Author Topic: An Alternative History of "Pop" Music: Part 2, 1982 -  (Read 37866 times)

daf

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Re: An Alternative History of "Pop" Music: Part 2, 1982 -
« Reply #60 on: January 21, 2021, 10:00:00 PM »
ABBA - I Am the City



Recorded in May 1982 - released in 1993

Quote
In May 1982, Benny, Björn, Agnetha and Frida convened to start recording ABBA’s 9th album. After recording just three songs – ‘You Owe Me One’, ‘Just Like That’ and ‘I Am The City’ – the group abandoned plans for a new album, and announced the end-of-year release of a career-spanning compilation double album, The Singles: The First Ten Years, planned to include one or two new songs to be recorded in August. As a result of this, "I Am the City" remained unreleased for eleven years until it was first commercially released on the 1993 compilation album 'More ABBA Gold'.



Of the three songs, "Just Like That" has yet to be officially released in its entirety. Benny and Björn have stated that the song sounded 'wrong': the verse and chorus did not fit together, and that is why it was scrapped. The two men admit this happens regularly in their way of writing music: a mediocre song can become a bridge or a riff for another song, and a good melody line can lie around for many years until it surfaces in a composition.

Benny and Björn nevertheless allowed for a 'snippet' of "Just Like That" to be released in a 'medley' track on the box set Thank You for the Music in 1994. Although this snippet only revealed the chorus of the track, it is notable for featuring a saxophone solo by Bob Holness Raphael Ravenscroft, perhaps best known for his famous saxophone riff on Gerry Rafferty's 1978 hit "Blockbusters" "Baker Street". This was one of the very few times that ABBA used a musician outside the usual ABBA circle.



Other recordings of "Just Like That" exist; a version features a guitar riff that eventually made its way into the verse melody of the song "Under Attack", while another interpretation has come to be known as the 'na na na' version, where Agnetha is heard singing 'na na na na's on top of the instrumental melody.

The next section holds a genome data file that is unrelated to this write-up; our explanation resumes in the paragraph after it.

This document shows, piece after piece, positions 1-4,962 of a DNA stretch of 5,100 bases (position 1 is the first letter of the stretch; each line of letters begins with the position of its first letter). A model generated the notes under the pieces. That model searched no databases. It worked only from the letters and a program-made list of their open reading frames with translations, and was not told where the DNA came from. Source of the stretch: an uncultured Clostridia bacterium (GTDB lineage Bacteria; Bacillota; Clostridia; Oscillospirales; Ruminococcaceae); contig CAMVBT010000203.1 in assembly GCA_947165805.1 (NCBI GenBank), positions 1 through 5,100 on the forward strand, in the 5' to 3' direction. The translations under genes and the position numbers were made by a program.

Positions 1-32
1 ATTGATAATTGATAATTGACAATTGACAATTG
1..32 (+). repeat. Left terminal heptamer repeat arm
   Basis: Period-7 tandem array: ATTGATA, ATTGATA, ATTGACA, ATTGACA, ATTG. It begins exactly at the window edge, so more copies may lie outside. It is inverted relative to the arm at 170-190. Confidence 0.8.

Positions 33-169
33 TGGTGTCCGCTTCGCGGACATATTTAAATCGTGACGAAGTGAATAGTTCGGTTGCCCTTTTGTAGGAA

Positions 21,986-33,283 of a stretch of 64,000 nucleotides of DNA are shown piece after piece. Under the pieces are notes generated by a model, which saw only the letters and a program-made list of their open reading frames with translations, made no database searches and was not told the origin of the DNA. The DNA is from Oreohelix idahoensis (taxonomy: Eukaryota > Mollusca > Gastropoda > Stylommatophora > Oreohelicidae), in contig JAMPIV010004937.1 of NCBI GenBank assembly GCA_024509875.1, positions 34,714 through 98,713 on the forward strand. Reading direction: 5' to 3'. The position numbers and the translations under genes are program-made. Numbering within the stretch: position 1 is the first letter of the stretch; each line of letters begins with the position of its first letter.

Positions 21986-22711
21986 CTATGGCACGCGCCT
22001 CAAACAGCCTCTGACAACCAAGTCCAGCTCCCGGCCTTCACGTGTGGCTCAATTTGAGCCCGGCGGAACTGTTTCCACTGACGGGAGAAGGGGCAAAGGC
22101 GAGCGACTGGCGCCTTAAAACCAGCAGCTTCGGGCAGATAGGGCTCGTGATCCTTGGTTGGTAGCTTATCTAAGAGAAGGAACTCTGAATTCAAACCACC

Agnetha : "I haven't heard it in several years, but I remember it as a very good song and recording. It is one of my big favourites, and I hope it's going to be released one day"

Re: An Alternative History of "Pop" Music: Part 2, 1982 -
« Reply #61 on: January 21, 2021, 10:03:59 PM »
The Fall - The Classical

https://youtu.be/cKRSzztJ6_0




Taken from Hex Enduction Hour, their fourth album. It was placed number 38 in Peel's all-time Festive Fifty in 2000.

daf

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Re: An Alternative History of "Pop" Music: Part 2, 1982 -
« Reply #62 on: January 22, 2021, 12:00:00 AM »
Paddington Bear ‎– Cross My Paws And Hope To Die



Released in 1982 - did not chart

Quote
Paddington Bear was born in Darkest Peru. Aside from his Uncle Pastuzo, who gave him his old stained bucket hat, his only known living relative is his Aunt Lucy, who receives letters from him at the Home for Retired Bears in Lima. Paddington stowed away in a lifeboat on the Samskip Innovator. He was found sitting on a suitcase at Paddington railway station in London with a note attached to his coat that read "Please look after this bear. Thank you."

The Brown family adopted him, thus giving him the full name "Paddington Brown". Paddington means well when he tries to help, but he occasionally makes mistakes that get him into trouble. He is very fond of marmalade and often keeps a sandwich containing it under his hat for emergencies. When he is displeased with someone, he gives them a "hard stare" that his Aunt Lucy taught him if someone forgot their manners.

   

Born in London, Shirlie Roden was brought up and educated in South Wales from the age of three. She studied piano and later classical singing with a member of the Welsh National Opera and at fifteen was playing in London folk clubs alongside the then unknown Paul Simon and Al Stewart. The mid-seventies saw Shirlie touring America and Europe for three years with cult British rock band Ray Davies and The Kinks in their concept musicals ‘Preservation’, ‘A Soap Opera’ and ‘Schoolboys in Disgrace.’ She later joined the Gordon Giltrap Band, uniquely using her high vocal range as an instrument in amongst Giltrap’s classical / progressive rock music.

In the eighties, she began to write for musical theatre, and British impresario Bill Kenwright commissioned and produced her original shows including two children’s shows : ‘Beauty and the Beast’, and ‘Paddington Bear’s Magical Musical’.

Re: An Alternative History of "Pop" Music: Part 2, 1982 -
« Reply #63 on: January 22, 2021, 12:21:14 AM »
The Go-Betweens - Cattle and Cane

https://youtu.be/vkrEiD9s0pU



My last Go-Betweens submission was back in distant 1978, with their debut Lee Remick, perhaps my biggest gap between entries so far? This is their sixth single.